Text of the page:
Six thousand children have taken part in this year’s Summer Reading Challenge at South Gloucestershire Libraries, reading almost 100,000 books over the school summer holidays.
Libraries and The Reading Agency partnered with the Science Museum Group for a science and innovation themed challenge named ‘Gadgeteers’, to spark children’s curiosity about the world around them and celebrate the role of the imagination in both reading and the sciences.
The Summer Reading Challenge helps to build children’s reading skills and confidence during the long, summer break from school. Primary school children from across South Gloucestershire took part by reading books throughout the holidays, and collected stickers to help them complete it.
There was also a mini challenge which was specially designed for pre-school children to help prepare them for their first day at school.
This year also saw the launch of the council’s project to give every child a library card, with all children in Reception and Year 1 receiving a card and being encouraged to participate in the Summer Reading Challenge.
To celebrate the success of everyone who has taken part this year, cabinet member for libraries, Councillor Rachael Hunt, visited Yate Library to meet a group of local children for a special event.
Councillor Hunt said: “Reading is an essential skill for children’s education as well as supporting their wellbeing and development, so it is fantastic to see even more children have taken part in this year’s Summer Reading Challenge than before the pandemic. We also believe that our initiative to provide all primary age children with a library card will further help to improve levels of literacy and encourage a life-long, love of reading.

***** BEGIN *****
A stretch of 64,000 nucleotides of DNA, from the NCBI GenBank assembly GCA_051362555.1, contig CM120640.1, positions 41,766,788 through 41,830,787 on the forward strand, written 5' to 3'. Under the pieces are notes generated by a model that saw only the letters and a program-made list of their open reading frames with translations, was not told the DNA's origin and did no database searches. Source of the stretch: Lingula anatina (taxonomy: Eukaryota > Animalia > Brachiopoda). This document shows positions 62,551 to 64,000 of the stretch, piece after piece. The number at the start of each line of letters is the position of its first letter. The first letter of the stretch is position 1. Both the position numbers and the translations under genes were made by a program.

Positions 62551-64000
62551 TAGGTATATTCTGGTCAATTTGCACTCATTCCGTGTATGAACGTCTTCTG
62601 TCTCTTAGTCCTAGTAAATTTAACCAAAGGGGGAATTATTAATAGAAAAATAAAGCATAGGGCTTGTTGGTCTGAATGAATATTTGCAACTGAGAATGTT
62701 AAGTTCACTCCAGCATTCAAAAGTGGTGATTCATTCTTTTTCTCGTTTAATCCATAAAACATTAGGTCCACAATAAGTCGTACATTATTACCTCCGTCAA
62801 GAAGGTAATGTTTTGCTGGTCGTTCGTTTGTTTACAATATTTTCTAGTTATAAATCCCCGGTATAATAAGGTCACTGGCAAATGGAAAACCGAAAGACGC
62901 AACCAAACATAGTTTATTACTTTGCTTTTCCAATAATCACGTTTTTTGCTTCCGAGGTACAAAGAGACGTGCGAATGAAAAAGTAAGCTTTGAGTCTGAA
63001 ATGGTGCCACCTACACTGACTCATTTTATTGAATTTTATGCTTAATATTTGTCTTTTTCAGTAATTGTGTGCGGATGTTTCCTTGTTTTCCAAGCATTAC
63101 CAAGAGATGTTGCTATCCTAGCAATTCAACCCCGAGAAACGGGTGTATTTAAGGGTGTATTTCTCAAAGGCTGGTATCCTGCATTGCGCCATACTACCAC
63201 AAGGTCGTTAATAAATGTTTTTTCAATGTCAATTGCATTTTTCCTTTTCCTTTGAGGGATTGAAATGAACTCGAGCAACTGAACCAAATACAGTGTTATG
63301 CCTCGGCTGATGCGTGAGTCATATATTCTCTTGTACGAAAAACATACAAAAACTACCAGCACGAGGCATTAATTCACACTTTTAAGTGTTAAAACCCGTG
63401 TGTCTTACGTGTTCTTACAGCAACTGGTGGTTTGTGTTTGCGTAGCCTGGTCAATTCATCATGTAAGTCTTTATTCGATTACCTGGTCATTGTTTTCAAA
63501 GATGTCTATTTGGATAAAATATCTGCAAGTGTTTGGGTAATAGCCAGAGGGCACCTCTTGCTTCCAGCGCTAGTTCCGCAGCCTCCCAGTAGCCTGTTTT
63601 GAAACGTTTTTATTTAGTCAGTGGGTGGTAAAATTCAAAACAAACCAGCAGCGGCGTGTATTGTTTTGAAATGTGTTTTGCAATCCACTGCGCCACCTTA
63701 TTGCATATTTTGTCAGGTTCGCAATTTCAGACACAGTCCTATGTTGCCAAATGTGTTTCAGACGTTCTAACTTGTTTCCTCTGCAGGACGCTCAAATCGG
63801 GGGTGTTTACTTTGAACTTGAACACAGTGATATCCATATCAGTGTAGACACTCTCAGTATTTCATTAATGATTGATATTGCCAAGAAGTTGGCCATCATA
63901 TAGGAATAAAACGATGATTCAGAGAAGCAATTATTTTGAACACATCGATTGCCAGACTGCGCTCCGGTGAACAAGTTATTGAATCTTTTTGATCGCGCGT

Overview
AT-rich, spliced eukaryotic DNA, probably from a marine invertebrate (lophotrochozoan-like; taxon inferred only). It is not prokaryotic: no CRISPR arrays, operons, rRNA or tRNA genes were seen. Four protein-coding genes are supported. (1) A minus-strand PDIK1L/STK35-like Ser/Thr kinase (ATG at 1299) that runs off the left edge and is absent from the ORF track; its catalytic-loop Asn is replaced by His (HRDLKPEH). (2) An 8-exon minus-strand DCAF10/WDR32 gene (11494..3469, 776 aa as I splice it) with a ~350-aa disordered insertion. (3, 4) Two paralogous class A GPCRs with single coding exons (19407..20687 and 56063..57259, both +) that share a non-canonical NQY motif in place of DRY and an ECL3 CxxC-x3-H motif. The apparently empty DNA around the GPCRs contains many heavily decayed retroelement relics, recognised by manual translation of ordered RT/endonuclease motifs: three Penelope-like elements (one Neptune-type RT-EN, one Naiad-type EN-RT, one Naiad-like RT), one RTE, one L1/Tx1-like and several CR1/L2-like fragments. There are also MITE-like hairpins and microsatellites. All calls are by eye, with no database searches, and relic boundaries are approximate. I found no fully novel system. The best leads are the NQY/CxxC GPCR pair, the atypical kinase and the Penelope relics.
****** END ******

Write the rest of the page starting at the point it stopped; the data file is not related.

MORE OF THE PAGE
“I want to congratulate everyone who took part in this year’s Challenge and it’s been wonderful to have the opportunity to meet some of the children and families this evening. It’s clear how much they have gained from taking part and how much they have enjoyed it. Libraries are a fantastic free resource for children, and I encourage all families to use their local libraries and see the difference it can make to a child’s learning, development and wellbeing.”
Mary-Anne Willmott has an eight-year-old child who participated in this year’s Challenge. She said: “The Summer Reading Challenge is always a favourite in our house. It’s great to keep reading over the summer break.”
Summer Reading Challenge volunteers have been on hand throughout the summer to encourage and support children taking part. To recognise their contribution, volunteers were awarded with certificates.
One of the volunteers who supported this year’s Challenge and attended the celebration event said: “Volunteering for the summer reading challenge was a fantastic opportunity, I really enjoyed working with the staff and families, and seeing how enthusiastic the children were about reading was amazing.”
To keep children busy and feed their imaginations, libraries also provided free activities including science workshops, ‘Gadgeteer’ themed crafts and Lego clubs throughout the summer.
South Gloucestershire Libraries also supported the Holiday Activity and Food Programme, which helps keep children fed and active through the summer break by working with South Gloucestershire Playscheme, Juice Community Project, Unique Voice and Fit for Sport to bring the Summer Reading Challenge to children taking part across the district.